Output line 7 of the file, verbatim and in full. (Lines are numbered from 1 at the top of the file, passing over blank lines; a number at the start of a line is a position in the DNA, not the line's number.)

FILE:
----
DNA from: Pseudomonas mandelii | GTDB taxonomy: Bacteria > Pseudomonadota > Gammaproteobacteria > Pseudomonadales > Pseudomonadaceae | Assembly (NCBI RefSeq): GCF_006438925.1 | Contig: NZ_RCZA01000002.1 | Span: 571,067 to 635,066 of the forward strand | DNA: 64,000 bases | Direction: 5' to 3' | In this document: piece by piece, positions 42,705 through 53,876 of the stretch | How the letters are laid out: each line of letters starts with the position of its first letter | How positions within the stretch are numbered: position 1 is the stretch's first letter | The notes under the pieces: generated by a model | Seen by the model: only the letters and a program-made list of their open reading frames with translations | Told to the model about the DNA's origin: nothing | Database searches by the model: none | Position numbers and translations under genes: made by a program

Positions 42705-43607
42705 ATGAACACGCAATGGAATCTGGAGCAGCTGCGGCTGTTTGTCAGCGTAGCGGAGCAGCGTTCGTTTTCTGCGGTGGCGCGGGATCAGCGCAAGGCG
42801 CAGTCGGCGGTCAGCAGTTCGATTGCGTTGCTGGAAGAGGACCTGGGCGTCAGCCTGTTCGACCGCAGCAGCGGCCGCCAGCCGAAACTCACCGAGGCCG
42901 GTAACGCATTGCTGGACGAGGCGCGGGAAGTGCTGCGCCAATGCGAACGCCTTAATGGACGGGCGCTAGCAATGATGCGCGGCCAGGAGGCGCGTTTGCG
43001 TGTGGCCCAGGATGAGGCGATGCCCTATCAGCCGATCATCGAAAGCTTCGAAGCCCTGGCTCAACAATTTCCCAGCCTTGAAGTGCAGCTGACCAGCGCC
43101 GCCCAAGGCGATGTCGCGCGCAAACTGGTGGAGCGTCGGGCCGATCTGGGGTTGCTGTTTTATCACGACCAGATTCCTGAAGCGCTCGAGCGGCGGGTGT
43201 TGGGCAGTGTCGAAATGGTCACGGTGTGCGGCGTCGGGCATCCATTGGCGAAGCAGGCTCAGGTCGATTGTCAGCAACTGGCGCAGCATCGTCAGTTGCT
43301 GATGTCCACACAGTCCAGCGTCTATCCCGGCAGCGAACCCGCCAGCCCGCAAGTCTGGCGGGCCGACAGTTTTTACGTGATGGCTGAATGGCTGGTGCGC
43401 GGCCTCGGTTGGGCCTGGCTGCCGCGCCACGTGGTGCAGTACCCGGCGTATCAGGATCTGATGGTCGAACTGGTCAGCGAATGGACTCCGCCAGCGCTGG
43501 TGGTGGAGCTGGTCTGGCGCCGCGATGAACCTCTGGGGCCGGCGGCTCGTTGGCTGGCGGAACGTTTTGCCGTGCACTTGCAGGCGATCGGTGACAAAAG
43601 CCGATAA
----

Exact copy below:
43101 GCCCAAGGCGATGTCGCGCGCAAACTGGTGGAGCGTCGGGCCGATCTGGGGTTGCTGTTTTATCACGACCAGATTCCTGAAGCGCTCGAGCGGCGGGTGT